1970: First Impressions of Fraternities

Fraternity members often have a deep bond and association with fellow Fraternal brothers. Many fraternities would agree that the greek system is something that needs to be experienced in order to be properly understood. At Madison College in 1970, Fraternities were a minority. Therefore, these organizations were open to a unique form discrimination. This once all-female campus carried a variety of opinions about the newly emerging fraternities.

In March of 1970, there was a very mild and seemingly mundane incident recorded through a short series of letters to the Breeze. However, this case spoke volumes on the misconceptions that some students may have had about fraternities.


The scene began one cloudy Wednesday morning, stated the anonymous author under the passive-aggressive pseudonym “Disgusted”. “Disgusted” was witness to an act of violence against a young man outside of D-Hall. What began as a line dispute, quickly became a mismatched beating. “Disgusted” and most likely other witnesses at the scene instantly interpreted the archetypal alpha male cutting in line, picking fights, to be a Frat boy. But as one continues to read on to the other points of view in this incident, it is simply not the case. The victim identifies himself as Bob Conroy and corrects “Disgusted” to the fact that the offender was not affiliated with any fraternity.
Based on these letters, it is safe to presume that a portion of the Madison College student body held a negative predisposition towards Fraternity men at this time. People, such as “Disgusted”, believed most Fraternity men were simply bullies. That misconception caused “Disgusted” to naturally associate this individual with a fraternity, solely on one act of aggression.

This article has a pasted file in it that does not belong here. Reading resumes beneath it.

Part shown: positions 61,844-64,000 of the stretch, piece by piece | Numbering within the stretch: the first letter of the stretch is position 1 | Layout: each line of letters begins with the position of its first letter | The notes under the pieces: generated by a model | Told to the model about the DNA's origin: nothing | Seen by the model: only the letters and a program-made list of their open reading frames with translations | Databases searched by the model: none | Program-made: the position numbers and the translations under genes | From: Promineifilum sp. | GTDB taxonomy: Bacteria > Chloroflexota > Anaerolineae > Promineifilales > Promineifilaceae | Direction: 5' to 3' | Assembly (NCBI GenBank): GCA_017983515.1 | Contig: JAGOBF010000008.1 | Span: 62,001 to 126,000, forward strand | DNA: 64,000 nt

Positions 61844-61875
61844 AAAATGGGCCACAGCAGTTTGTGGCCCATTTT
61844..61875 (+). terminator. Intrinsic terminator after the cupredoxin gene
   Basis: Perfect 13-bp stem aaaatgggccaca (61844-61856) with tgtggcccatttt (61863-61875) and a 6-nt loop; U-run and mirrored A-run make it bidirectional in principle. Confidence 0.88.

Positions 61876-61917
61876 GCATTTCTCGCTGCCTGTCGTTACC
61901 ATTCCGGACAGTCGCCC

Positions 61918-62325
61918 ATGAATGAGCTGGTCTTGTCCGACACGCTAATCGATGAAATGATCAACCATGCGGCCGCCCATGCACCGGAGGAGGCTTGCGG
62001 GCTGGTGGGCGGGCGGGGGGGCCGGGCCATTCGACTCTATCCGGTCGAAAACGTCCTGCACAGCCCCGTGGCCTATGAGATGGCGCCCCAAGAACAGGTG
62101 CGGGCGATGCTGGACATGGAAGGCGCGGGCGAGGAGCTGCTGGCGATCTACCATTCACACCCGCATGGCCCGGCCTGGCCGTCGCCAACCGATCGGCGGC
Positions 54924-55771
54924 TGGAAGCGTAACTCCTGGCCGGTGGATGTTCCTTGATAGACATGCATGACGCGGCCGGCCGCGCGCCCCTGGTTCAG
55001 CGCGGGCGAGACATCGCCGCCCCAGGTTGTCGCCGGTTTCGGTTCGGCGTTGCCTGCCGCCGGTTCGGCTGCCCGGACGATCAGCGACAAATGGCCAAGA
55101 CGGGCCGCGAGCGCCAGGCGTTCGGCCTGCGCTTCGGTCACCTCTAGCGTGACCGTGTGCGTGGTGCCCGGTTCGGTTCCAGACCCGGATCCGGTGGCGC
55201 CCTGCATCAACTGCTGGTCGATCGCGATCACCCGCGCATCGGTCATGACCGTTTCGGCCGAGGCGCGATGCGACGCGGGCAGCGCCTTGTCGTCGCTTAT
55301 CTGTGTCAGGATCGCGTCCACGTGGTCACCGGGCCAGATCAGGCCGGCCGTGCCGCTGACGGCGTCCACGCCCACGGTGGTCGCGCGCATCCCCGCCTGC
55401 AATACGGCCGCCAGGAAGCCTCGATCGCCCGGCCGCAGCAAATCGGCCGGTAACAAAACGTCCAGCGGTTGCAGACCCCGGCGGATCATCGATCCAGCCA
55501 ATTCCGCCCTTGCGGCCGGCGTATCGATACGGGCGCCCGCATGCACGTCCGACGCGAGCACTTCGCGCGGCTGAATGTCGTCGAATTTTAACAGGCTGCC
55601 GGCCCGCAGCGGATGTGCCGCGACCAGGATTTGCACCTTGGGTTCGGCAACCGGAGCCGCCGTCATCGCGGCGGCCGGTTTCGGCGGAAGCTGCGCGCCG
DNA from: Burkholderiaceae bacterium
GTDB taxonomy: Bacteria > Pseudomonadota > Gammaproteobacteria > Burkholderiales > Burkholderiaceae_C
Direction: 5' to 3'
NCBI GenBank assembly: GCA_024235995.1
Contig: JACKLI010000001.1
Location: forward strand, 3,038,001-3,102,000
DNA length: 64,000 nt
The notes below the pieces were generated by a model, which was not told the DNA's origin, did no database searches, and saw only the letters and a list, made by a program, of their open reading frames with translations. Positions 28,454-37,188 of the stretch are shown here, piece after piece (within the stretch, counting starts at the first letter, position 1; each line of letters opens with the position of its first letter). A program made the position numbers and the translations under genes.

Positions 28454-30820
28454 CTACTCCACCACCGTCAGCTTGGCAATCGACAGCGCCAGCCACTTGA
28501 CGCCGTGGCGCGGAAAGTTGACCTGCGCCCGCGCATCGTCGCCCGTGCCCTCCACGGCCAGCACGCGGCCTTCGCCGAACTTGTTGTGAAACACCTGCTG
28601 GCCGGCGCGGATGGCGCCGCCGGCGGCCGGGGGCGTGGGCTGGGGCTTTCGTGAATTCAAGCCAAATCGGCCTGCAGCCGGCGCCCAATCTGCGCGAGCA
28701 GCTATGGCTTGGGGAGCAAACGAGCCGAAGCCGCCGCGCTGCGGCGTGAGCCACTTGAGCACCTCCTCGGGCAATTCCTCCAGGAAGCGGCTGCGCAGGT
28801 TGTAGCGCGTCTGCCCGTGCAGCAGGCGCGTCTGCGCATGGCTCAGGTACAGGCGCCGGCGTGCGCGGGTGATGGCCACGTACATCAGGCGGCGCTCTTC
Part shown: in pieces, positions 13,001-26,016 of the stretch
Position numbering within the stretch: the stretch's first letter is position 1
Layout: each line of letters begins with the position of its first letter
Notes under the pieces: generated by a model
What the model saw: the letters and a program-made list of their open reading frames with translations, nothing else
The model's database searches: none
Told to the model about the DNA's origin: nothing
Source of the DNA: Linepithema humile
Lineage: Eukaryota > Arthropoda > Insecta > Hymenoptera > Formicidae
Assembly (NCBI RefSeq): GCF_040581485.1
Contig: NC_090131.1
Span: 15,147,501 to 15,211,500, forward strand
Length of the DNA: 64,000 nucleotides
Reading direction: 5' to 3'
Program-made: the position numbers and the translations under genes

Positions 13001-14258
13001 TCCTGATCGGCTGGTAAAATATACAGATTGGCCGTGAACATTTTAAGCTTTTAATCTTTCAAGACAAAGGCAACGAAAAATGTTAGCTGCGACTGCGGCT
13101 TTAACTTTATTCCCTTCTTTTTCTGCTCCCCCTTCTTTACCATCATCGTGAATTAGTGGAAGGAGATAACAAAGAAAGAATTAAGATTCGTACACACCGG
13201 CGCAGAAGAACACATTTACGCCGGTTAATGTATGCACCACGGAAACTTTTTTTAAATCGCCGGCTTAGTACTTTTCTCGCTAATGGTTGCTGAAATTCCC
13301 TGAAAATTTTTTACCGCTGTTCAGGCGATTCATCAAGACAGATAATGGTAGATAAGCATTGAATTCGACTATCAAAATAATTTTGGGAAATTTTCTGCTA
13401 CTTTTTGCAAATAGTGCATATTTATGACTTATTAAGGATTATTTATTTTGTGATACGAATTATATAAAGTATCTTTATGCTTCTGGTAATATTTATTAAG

October 7th, 1970, an article was published in the Breeze attempting to clarify any previous misconceptions about Greek Life at Madison College. This shows that there was a significant enough population of students with negative opinions towards fraternities that they needed to dedicate an article to address them. In the article, the author stresses that personal opinion and individuality is not lost within fraternities. She also stresses that fraternities are meant to both work hard and play hard. Not merely the latter. Transversely, it is implied that there were a portion of non-greeks who believed that individuality was indeed lost in fraternities. These non-greeks whom the author addresses felt that the Greek System was based on a desire for social acceptance.

Due to the lack of polls available with hard statistical evidence on the opinions of the masses on this issue, the above is an analysis of a culmination of various articles and Letters to the Editor of the Breeze voicing many different views on Fraternities. These burgeoning organizations at Madison College faced criticisms such as the above examples for years to come.  But were they completely unfounded, or was there truth behind the stereotype?  The next decade chronicles fraternities’ fight to become a respected and permanent entity at Madison.

 

Works Cited:

Various. “Letters to the Editor”, The Breeze, March 4th, 11th, 18th, 1970

Matthews, Karen. “Member Explains Greek System”, The Breeze, Oct 7, 1970